If terms of money, the amount we have invested in our schools over the past three years – 120 billion roubles from the federal budget and 28 billion roubles from the regional budget – is unprecedented in our country’s history, with modern equipment, computers, proper gyms, assembly halls, medical offices, cafeterias and transportation provided even for schools that had not received anything for decades. And, of course, we need to improve the quality of vocational education. Changes are taking place in this area, too, both in the competitiveness of our universities and in advancing them in the world rankings. In 2013, 15 leading universities were awarded nine billion roubles for this purpose. This year's funding will increase by another 1.5 billion roubles.
Dmitry Medvedev: "In 2013, a three-year programme of modernisation of regional general education systems was completed. The main focus was on improving school life, so that every child could learn using the most modern programmes, and teachers, for their part, could earn reasonable wages. Nearly 50% of Russian schools underwent routine repairs and 20% were thoroughly renovated."
Everything that I talked about in terms of education and health care allows us to systematically transfer to qualitative development of the labour market. The current situation in this area, as I said at the beginning, remains stable, and that's not bad. In fact, unemployment in our country is low compared to the most prosperous European countries, but we must not be complacent here. In the coming years, we may face a shortage of skilled professionals, even though today we have two million job vacancies. This problem requires urgent attention. In 2013, job opportunities for citizens approaching or of retirement age were expanded at the legislative level. Of course, we must ensure active implementation of laws in practice, and we must do so in close coordination with the task of improving the mobility of working age citizens. This is clear, because Russia is a large country, and the employment situation within it varies. We need to ensure that all the conditions are in place such that those who are ready to relocate and work in other places actually have such opportunities upon moving to another region.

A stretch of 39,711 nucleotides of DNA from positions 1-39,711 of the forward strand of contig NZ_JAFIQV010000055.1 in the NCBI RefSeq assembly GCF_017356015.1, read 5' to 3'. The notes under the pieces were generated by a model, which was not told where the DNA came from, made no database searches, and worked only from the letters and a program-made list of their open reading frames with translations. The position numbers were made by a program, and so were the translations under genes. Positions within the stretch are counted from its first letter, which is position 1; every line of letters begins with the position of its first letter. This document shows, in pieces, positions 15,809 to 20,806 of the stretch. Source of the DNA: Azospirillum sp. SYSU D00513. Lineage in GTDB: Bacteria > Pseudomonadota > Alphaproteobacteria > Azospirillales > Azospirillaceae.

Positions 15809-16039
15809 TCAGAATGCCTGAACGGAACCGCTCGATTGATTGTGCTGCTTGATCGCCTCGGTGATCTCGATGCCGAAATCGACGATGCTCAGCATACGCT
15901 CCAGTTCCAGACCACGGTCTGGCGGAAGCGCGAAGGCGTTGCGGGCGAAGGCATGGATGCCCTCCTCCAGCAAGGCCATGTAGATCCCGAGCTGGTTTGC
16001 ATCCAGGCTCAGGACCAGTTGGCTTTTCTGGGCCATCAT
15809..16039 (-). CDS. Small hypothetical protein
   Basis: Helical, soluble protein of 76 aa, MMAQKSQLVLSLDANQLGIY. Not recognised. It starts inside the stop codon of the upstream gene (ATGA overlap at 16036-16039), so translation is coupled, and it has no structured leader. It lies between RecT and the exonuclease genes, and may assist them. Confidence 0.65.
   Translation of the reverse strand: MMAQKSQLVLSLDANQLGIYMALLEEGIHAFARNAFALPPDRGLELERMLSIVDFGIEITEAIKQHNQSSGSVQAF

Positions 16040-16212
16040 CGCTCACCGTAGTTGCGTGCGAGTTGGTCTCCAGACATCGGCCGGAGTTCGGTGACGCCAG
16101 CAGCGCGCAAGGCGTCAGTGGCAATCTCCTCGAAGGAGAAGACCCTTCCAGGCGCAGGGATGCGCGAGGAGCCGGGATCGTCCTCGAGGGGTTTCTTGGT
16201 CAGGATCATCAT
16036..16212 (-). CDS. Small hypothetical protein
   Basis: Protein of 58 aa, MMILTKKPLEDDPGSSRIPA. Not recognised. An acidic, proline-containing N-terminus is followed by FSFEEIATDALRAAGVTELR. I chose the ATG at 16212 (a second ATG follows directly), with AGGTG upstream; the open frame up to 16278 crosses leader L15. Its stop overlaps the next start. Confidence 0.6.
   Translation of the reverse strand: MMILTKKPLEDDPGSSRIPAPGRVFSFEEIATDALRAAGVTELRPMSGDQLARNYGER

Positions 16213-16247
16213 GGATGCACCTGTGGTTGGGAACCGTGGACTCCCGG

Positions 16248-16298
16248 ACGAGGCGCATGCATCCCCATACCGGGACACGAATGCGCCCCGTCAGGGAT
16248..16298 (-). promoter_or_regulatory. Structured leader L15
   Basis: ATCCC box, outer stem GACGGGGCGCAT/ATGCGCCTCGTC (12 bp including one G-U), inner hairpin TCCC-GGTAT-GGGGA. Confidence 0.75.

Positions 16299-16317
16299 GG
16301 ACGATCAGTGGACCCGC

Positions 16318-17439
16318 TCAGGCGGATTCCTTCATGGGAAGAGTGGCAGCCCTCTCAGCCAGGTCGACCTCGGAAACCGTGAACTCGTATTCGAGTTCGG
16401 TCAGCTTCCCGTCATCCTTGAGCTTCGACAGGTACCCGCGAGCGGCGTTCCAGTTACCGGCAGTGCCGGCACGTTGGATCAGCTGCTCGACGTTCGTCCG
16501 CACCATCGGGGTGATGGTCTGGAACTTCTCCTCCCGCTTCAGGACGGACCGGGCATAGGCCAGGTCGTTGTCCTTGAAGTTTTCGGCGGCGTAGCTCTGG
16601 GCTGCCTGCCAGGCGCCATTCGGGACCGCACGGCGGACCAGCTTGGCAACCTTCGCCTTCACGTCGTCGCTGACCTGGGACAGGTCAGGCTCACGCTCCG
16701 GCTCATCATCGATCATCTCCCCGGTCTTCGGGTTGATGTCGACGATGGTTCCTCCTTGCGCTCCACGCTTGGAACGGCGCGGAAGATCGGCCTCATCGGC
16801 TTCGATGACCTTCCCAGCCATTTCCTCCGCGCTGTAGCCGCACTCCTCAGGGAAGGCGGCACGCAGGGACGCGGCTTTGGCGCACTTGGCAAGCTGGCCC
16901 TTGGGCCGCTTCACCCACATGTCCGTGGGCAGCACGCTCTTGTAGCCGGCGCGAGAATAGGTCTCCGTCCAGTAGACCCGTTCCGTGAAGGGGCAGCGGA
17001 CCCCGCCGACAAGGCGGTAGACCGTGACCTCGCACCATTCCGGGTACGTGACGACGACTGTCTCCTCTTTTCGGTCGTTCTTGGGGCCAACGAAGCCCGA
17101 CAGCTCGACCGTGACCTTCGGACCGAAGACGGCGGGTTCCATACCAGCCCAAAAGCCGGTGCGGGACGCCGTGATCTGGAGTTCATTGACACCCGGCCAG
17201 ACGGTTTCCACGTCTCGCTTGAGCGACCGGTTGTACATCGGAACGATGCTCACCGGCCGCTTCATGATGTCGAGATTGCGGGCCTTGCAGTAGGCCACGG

Millions of people are concerned about a pay increase for public sector workers. We understand perfectly well that this issue determines not only the well-being of the workers and their families, but also the social well-being of almost all people in Russia.
Answering a question from A Just Russia (also asked by other parliamentary parties), I’d like to say that in 2013, in all regions, we managed to increase wages of medical personnel. The wages of school teachers were increased in all regions except three. This year, this work will continue in accordance with the road map approved by the Government.
Colleagues, last year we worked on modernising the pension system. According to the new formula, three factors will influence pension savings: wage, pensionable service and age. The new system will encourage people to retire late and work after they reach the retirement age. This is for those who want that, of course.